Court of Appeal applies the brake to Bentley Motor’s legal challenge

On 16 December 2020, the Court of Appeal upheld the High Court’s 2019 trade mark infringement ruling against the luxury car brand, Bentley Motors.


In its earlier decision, the High Court held that Bentley Motors (the “Appellant”) had infringed the trade marks of family owned clothing business, Bentley Clothing (the “Respondent”).

The Respondent had held trade mark rights for signs including the word BENTLEY since 1982, and had first approached the Appellant about its use of that sign in connection with clothing in 1998. However, no agreement was reached between the parties, and the Appellant continued to sell clothing under the name Bentley.

The three registrations on which the Respondent relied in support of their infringement claim were all registered in respect of goods in Class 25, which relates to clothing, footwear and headgear. A key question at first instance was whether Bentley Motors had infringed any of Bentley Clothing’s marks by using the sign shown below (referred to as the “Combination Sign”).


On appeal, the Appellant submitted that HHJ Hacon:

  1. held, incorrectly, that the Combination Sign was comprised of two distinct signs, one being identical to the Respondent’s marks. The Court had placed too much reliance on its finding that, prior to 2014, the Appellant had itself regarded the use as being of two signs rather than one.
  2. failed to consider whether its use ‘affected or was liable to affect, one of the functions of the trade mark[s]’ (a key criterion for any finding of trade mark infringement).
  3. wrongly restricted the goods which the Appellant was entitled, under the transitional provisions of the Trade Marks Act 1994, to continue to sell under the BENTLEY sign, to “jackets, silk ties, caps and scarves” (the goods in which the Appellant had traded under the previous, 1938, Act). He ought to have extended the right to use BENTLEY in respect of clothing as merchandise for its car marque more generally


In dismissing the appeal, Lord Justice Arnold (giving the lead judgment) held as follows:

  1. the Appellant’s change in policy from 2014 was not the most significant element in the judge’s reasoning in treating the Combination Sign as two signs. He reached a decision that was open to him (and with which the Court of Appeal ultimately agreed).
  2. the lower court had rejected a defence based on honest concurrent use on the facts of this case, and the Appellant had been denied permission to appeal on that point. In light of the manner in which the Appellant had framed its Defence, it flowed from that finding that the marks had been infringed.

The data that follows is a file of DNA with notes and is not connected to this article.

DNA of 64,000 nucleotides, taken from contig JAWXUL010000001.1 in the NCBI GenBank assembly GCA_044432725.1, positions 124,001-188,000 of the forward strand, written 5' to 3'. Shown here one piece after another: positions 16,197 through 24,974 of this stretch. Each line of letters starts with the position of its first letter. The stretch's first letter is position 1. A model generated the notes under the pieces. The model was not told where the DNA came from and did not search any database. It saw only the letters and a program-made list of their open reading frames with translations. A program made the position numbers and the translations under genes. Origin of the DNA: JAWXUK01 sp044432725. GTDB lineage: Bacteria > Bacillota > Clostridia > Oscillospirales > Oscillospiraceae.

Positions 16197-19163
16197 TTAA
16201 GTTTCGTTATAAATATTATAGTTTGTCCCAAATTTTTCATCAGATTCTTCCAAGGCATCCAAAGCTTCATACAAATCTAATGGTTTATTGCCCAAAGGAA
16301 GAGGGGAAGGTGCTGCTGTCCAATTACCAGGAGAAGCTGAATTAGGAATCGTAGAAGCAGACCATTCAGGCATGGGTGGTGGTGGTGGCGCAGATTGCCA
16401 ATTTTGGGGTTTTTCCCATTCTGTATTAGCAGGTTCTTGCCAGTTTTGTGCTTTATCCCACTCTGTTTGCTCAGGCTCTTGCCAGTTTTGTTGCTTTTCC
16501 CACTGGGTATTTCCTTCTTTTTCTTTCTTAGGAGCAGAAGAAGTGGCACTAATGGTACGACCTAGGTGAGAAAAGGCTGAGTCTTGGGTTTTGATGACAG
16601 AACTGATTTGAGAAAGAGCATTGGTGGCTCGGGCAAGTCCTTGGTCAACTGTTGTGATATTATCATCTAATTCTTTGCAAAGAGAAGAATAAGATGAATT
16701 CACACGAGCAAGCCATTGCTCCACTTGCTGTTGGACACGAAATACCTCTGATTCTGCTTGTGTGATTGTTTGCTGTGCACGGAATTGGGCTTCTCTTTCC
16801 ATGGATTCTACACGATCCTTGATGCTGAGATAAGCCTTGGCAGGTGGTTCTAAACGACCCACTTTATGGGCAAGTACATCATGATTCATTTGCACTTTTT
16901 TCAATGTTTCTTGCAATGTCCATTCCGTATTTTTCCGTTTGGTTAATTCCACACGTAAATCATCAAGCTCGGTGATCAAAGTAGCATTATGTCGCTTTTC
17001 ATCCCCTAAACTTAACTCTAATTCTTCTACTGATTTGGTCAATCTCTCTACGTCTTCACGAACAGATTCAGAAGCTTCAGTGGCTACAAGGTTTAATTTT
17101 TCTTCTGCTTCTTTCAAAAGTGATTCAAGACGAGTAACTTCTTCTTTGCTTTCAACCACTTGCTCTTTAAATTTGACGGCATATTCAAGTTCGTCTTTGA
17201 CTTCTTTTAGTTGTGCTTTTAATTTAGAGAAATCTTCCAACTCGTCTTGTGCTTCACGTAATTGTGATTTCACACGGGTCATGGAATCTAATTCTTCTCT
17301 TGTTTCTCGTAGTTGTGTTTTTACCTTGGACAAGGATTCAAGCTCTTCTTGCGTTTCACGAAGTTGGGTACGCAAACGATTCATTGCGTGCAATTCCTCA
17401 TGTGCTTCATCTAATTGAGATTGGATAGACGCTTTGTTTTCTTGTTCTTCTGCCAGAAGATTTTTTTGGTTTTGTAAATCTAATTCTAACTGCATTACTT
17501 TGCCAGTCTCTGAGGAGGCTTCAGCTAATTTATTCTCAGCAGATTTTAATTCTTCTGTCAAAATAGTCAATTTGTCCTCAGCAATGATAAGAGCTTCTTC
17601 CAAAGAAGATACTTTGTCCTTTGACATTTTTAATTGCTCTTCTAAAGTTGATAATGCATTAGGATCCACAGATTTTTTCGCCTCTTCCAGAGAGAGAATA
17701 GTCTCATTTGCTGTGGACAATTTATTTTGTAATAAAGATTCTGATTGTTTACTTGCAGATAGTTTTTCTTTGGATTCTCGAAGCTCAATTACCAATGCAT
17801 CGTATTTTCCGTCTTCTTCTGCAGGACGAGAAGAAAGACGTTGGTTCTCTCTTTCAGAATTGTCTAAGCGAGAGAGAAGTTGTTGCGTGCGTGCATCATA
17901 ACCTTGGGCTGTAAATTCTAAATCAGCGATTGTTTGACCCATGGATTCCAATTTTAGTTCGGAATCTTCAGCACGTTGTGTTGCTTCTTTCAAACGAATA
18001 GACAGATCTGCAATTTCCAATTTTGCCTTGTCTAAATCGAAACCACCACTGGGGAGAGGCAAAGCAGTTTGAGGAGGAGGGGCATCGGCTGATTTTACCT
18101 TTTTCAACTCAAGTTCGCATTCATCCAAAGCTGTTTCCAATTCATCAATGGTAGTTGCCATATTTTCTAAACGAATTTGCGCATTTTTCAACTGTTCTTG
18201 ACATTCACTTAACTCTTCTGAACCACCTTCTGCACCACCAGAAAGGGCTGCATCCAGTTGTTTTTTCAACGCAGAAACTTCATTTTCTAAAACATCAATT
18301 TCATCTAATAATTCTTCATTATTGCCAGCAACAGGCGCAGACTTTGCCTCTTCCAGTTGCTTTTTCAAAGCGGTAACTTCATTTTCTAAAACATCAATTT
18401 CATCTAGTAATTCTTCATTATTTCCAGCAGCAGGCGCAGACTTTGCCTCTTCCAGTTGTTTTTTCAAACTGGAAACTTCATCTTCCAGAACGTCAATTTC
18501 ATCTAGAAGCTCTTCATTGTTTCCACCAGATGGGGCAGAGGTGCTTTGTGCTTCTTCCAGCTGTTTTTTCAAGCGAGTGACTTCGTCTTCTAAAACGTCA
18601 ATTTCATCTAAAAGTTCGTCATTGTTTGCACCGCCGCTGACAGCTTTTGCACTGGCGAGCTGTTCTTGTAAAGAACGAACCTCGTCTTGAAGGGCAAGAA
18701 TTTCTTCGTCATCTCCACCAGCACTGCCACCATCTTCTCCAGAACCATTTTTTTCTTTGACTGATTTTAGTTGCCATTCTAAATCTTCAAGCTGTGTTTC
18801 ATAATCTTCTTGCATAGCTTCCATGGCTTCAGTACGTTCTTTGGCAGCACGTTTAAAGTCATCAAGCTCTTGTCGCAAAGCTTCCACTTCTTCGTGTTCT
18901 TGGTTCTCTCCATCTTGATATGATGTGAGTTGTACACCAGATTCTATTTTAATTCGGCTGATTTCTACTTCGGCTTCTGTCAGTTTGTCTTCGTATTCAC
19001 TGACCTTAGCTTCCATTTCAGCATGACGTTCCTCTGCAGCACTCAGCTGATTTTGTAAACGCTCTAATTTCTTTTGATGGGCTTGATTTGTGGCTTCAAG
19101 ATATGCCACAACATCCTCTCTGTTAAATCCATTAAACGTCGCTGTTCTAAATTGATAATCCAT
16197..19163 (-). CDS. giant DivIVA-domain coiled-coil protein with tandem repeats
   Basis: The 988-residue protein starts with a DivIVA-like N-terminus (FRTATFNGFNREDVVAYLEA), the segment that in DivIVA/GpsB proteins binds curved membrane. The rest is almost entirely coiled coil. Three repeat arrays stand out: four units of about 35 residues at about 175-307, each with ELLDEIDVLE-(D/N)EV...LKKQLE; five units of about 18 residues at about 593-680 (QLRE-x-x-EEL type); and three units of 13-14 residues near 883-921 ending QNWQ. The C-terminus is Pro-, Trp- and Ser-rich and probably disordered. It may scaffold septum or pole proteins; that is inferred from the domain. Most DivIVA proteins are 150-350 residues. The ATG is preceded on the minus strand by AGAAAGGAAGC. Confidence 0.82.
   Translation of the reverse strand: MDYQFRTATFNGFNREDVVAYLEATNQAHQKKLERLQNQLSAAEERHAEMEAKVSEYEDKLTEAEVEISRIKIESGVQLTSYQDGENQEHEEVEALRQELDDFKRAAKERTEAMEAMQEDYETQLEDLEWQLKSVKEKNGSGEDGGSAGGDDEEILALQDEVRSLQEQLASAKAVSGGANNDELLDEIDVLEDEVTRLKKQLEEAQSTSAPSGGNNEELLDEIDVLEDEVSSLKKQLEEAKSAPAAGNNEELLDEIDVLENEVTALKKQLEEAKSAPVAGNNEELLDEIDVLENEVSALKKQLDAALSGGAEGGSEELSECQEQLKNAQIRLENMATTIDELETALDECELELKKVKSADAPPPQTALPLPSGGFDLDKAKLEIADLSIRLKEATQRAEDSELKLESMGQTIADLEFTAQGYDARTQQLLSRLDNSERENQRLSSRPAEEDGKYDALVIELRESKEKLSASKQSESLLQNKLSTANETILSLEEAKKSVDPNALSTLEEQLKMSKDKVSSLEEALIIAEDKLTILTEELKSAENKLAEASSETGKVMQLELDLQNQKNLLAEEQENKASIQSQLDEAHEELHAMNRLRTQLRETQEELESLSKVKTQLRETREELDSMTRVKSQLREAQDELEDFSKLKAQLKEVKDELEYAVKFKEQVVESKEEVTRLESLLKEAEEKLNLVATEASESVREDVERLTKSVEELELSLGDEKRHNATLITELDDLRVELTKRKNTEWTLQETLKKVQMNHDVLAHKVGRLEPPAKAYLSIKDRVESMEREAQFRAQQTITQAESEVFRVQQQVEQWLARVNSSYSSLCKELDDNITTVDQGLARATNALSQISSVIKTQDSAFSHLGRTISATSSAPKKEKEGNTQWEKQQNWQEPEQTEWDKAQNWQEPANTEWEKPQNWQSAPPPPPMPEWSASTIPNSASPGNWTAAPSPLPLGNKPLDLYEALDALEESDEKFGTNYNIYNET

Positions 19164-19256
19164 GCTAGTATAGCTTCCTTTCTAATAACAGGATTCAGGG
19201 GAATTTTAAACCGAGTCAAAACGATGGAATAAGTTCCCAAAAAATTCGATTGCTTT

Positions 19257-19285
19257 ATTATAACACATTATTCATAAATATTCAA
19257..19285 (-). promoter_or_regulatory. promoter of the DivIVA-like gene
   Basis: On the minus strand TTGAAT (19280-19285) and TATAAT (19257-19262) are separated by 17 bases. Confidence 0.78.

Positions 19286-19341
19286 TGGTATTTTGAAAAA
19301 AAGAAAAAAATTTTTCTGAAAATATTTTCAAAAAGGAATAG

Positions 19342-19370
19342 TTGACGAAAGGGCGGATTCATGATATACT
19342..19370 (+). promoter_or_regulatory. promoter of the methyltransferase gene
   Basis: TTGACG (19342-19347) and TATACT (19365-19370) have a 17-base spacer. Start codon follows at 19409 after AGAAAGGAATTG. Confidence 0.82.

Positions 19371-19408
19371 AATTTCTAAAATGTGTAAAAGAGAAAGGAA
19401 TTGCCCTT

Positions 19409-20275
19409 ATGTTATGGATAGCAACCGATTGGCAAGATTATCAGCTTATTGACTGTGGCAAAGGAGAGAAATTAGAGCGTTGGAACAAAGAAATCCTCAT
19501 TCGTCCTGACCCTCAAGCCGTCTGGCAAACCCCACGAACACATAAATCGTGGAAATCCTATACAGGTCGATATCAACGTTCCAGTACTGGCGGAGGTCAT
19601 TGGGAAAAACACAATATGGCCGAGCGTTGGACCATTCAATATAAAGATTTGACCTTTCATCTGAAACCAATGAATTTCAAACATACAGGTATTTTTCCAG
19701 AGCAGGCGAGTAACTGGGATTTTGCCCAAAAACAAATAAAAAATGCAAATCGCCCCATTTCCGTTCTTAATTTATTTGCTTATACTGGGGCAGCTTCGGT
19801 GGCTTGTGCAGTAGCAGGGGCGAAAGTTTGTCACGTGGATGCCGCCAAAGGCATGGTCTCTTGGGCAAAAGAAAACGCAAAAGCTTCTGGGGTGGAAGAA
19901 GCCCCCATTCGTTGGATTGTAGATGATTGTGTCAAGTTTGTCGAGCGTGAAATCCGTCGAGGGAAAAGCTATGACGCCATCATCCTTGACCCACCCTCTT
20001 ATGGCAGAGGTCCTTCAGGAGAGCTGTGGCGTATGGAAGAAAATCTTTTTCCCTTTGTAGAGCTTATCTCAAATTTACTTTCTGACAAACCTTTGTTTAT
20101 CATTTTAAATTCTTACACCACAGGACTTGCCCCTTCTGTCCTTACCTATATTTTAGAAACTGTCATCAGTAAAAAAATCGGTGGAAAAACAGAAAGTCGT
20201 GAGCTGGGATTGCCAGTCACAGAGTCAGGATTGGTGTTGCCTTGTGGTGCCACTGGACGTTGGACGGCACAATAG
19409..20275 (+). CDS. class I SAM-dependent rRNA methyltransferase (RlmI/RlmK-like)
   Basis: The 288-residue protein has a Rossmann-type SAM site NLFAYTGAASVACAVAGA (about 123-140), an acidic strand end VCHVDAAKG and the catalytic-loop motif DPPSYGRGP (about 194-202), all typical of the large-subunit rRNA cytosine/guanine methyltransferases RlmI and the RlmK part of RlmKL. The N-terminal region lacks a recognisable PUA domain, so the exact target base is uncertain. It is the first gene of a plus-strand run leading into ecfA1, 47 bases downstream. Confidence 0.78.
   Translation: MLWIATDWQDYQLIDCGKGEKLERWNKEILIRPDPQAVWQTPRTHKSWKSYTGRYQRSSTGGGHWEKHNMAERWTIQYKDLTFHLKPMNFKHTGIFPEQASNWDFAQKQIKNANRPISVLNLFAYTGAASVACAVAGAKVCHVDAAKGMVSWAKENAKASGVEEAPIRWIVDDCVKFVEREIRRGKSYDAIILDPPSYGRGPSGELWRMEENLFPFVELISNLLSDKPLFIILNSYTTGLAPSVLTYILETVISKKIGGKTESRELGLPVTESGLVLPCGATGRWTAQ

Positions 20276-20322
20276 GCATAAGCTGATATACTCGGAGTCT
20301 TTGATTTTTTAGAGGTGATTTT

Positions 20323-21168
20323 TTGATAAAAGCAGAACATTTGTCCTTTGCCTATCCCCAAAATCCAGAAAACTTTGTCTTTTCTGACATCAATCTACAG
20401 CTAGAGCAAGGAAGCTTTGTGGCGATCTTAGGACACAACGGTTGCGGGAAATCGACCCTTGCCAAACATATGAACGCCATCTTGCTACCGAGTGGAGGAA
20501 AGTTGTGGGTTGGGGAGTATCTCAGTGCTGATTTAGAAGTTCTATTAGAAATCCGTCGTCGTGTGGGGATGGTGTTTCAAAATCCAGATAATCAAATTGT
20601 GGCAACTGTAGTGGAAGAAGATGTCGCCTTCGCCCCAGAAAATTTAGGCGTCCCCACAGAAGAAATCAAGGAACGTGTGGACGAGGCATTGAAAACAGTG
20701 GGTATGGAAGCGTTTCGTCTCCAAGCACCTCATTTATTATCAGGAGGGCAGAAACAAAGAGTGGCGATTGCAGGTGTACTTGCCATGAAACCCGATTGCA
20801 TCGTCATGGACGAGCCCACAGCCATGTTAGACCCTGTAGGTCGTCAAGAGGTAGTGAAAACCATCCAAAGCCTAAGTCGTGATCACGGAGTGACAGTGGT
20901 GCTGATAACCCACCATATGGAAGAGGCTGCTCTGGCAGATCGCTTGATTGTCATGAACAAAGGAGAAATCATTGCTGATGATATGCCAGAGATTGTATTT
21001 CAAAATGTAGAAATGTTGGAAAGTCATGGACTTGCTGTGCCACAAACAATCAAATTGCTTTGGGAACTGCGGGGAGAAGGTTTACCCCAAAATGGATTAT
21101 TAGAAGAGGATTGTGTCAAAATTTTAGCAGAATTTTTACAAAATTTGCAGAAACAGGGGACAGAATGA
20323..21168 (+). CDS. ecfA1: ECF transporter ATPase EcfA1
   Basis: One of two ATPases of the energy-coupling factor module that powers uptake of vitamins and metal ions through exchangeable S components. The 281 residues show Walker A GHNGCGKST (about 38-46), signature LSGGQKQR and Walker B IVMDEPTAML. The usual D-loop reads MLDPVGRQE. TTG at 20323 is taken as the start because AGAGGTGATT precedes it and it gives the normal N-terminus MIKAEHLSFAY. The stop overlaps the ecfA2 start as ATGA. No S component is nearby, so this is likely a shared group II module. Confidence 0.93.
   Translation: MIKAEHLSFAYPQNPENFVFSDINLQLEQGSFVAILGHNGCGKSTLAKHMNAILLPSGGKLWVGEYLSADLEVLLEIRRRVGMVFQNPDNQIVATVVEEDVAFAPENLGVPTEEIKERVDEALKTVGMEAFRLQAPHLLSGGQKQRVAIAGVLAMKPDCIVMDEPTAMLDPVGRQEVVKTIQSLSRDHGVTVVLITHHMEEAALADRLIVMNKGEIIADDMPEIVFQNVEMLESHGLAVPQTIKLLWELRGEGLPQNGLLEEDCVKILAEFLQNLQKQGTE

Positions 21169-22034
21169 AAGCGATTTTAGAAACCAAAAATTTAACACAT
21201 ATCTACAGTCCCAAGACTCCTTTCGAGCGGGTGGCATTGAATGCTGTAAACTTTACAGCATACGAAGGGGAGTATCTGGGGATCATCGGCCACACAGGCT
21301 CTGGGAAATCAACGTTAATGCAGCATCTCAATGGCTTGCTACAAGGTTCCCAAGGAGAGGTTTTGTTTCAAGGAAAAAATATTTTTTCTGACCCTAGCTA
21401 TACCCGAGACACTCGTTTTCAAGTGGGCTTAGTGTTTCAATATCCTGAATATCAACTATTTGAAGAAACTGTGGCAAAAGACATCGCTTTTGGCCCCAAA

3. the Appellant’s proposed interpretation of the transitional provisions would enable it ‘carte blanche to change the clothing it sold according to changes in its business models’. To allow this ground of appeal would ‘defeat the legitimate expectation of the trade mark proprietor’.


The Court of Appeal’s judgment provides useful insight into the transitional provisions of the Trade Marks Act 1994, and the policy which underlies their existence and application. Speaking of the need for such provisions in the field of intellectual property Arnold LJ commented that IP rights ‘endure for long periods…the law cannot remain static for such long periods…changes in technology, business models and social attitudes…mean that IP legislation must be periodically revised if it is to remain fit for purpose’. Nevertheless, he observed that such legislative revisions must also provide legal continuity in a manner which addresses the legitimate expectations of rights owners and users alike (‘Right owners expect that they will not be deprived of existing rights, while users expect that existing non-infringing uses will not be turned into infringements.’)

Applying these principles, the Court of Appeal upheld the lower Court’s ruling that the Appellant had a defence only to use of its sign on promotional literature advertising “jackets, silk ties, caps and scarves”. 

Quite apart from its legal significance, this case is of interest owing to the substantial difference in size between the parties. The Respondent’s solicitor, Mr Simon Bennett, described the outcome as a true ‘David & Goliath battle…[showing] the law protects brand owners from infringements, even in situations where there is no equality of arms’.

The decision also highlights the practical risks of brand extension. Bentley Motors is not the first luxury car maker to seek to navigate a new marketplace. Lamborghini, for example, has sought to become a lifestyle brand, selling an array of products, from watches to coffee machines and most recently, it has launched its own smart phone. While such diversification can generate significant commercial reward, the entry into new markets is fraught with risk from an intellectual property (and in particular, trade mark) perspective. Such risks can be mitigated with thorough due diligence.


The Courts will undertake a careful balancing exercise when interpreting the transitional provisions of our IP statutes so as to meet the legitimate expectations of rights holders and users alike.
Trade mark litigation in the UK is not solely the preserve of the mega-rich. The existence of specialist tribunals such as the Intellectual Property Enterprise Court means that smaller businesses too can have their day in court.
Thorough due diligence is critical when looking to transition a brand into a new market in order to mitigate the risks posed by third party IPRs.